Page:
There are thousands, if not hundreds of thousands of reviews of this game online, so why choose mine? Well, like everyone, my experience is unique. This view point also comes from someone who is not all too bothered about open world games. I will also state at this point it is the least Zelda like game I have ever played.
My first ever experience with Zelda, apart from a small stint playing the NES version at a neighbours when I was too young to know what I was doing or what was happening, was Ocarina of time. I enjoyed it well enough, but it never blew me away. I have always had respect for Zelda games, but I have yet to be gripped by what I have played. Until now...
Breath Of The Wild drops you straight into the action. You wake up after a long rest and have nothing. You emerge from the underground shrine of resurrection with nothing of real note. There are no lengthy tutorials or mini tests. You are literally thrown into Hyrule with full access to everything and anything. The game forces you to explore and figure things out. It is this fact that allows people to play the game differently. Amongst all the various smaller things that add up to making the game so in depth, like the weather and day/ night cycle, down to being able to stumble onto a fire or a pot and experiment cooking.
Firstly, the aesthetics of the game are at times breathtaking. The different amounts of terrain, working in line with the different kinds of light coming from the sun and reflecting from the moon are impressive. It becomes very easier to over look this, but you will be playing and all of a sudden just stop and go ‘this looks lovely’ or ‘wow, let me stop a minute and appreciate these water or grass graphics’. The textures on rock (dry and when it rains), tree stumps you have chopped up, and sand, are so well designed it makes the experience very immersive. I could spend a great deal of time describing all the different flora and fauna, along with all the clever weather and vista designs, but I think you get the point. This is a beautiful looking game, and a lot of time, effort, and love has gone into designing it.
Stamina and Health at the start of the game makes you have to be inventive in what you do. You do not level up tens of different skills and strengths with points, but rather are rewarded with either and extra heart container or extra bit of stamina once you trade over four spirit orbs you have earned from puzzles and tests in shrines. This means you tend to be more cautious at first when you approach enemies, especially armed with anything you can find - sticks, Korok leaf, a rusty blade that has been lost of discarded. The stamina wheel at first feels a tad limited, as you use this to run, climb, and glide. This is deliberate, and works really well in making you feel like you are progressing when you beat shrines and build up your stamina wheel. All of a sudden, you can climb higher, glide longer, and run further. Once you have a circle or two of stamina obtained, it makes life in Hyrule a lot of fun.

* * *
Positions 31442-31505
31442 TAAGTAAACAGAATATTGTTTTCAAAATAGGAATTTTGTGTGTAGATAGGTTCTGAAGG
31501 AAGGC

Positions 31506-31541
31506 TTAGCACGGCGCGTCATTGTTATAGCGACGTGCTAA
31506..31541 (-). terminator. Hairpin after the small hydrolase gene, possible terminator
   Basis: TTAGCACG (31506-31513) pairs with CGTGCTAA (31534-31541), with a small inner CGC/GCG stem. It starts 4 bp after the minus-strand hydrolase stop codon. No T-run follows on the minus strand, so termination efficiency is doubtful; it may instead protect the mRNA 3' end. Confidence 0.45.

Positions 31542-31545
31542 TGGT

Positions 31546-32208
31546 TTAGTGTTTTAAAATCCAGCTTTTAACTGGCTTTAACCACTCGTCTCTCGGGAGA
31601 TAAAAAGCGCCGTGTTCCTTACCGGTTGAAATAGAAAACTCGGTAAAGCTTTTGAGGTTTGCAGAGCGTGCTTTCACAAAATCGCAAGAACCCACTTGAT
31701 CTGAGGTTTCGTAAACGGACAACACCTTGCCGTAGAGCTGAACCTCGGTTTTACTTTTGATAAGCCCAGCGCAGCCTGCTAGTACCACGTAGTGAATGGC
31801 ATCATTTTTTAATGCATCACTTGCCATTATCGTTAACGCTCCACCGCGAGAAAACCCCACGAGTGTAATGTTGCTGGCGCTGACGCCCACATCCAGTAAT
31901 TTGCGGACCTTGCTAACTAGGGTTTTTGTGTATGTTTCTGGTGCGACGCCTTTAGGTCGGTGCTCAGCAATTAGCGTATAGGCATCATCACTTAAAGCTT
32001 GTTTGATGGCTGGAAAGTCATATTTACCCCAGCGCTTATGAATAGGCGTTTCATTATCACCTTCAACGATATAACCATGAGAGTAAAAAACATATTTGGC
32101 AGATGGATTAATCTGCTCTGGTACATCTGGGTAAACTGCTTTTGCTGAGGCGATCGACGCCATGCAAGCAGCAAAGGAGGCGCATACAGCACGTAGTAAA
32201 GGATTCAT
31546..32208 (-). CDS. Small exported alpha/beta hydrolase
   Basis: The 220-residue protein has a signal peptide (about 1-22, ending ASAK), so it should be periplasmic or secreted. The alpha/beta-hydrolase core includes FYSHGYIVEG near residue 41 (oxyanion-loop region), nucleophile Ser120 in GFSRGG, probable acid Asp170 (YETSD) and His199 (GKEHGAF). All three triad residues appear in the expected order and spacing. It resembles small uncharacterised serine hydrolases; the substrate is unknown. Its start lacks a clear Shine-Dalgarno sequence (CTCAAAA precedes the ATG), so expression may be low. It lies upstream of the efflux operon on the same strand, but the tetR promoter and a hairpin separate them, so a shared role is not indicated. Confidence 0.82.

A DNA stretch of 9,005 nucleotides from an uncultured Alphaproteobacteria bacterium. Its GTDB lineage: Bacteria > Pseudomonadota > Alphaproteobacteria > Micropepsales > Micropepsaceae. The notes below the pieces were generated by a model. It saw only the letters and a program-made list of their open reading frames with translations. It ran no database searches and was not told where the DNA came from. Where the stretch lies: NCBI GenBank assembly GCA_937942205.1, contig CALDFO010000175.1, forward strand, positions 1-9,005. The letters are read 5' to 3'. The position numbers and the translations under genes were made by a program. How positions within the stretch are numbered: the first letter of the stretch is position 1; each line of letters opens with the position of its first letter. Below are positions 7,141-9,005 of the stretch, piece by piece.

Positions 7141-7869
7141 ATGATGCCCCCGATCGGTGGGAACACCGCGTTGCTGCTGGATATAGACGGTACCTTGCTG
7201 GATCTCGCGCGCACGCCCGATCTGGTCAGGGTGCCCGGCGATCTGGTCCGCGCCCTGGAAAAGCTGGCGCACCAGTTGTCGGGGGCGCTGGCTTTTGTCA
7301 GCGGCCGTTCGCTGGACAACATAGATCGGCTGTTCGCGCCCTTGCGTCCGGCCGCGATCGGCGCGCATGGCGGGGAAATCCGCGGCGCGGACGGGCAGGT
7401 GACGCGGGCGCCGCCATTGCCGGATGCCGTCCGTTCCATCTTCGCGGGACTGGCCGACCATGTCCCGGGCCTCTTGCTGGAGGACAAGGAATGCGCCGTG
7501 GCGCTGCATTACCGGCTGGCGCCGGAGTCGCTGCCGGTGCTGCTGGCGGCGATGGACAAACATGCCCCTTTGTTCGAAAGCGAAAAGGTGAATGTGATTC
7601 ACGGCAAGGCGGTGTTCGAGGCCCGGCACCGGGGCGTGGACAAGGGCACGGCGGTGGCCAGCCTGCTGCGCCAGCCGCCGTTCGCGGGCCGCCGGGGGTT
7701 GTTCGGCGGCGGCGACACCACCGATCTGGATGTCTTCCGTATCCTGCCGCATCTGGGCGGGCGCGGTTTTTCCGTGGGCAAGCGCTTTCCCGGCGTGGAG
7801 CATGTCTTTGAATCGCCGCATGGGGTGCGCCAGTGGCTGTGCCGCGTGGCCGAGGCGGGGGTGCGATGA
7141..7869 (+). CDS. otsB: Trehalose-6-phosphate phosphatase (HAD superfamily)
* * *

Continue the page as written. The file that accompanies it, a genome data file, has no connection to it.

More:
Another thing that adds to the feel of progression is the fact that weapons do not have infinite durability. I specifically mean that the weapons and shields you find throughout your adventures will break after extended use. This mechanic means you are not reliant on a handful of weapons, and forces you to be selective about which tool you use for any job. This sort of thing in games used to bug me, but I have come to appreciate why this is done, and allows you to be more immersed from the perspective of foresight. You have a cool sword or bow that you enjoy for a period of time, but may need to rely on a ladle or rusty sword in a pinch, because you have gone hung-ho with a sexy piece of equipment. It also encourages you to engage in skirmishes with enemies, who drop weapons and body parts when they are slain.
The main objective can be taken on from the start if you like. Emerge from the shrine, find a weapon, and head straight for Calamity Ganon. The game allows you to do this, but you will be missing out on all the small things in the world that make it worth taking your time. Amongst a load of side quests you can pick and choose from whenever, and some are much more creative than ‘save my family member’ or ‘escort me to place’, you can take on the four guardians. They are four elemental type steampunk-esque machine beasts, that need to be freed from calamity Ganons control. Once you solve the puzzles and beat their bosses, you are then granted a special ability. These range from a revival charm, ability to use lightening on a small area around you, a massive jump, and a protection charm. These devine beasts will then take aim at Hyrule castle under calamity Ganons control, and fire an energy pulse weakening Ganon’s hold on the castle.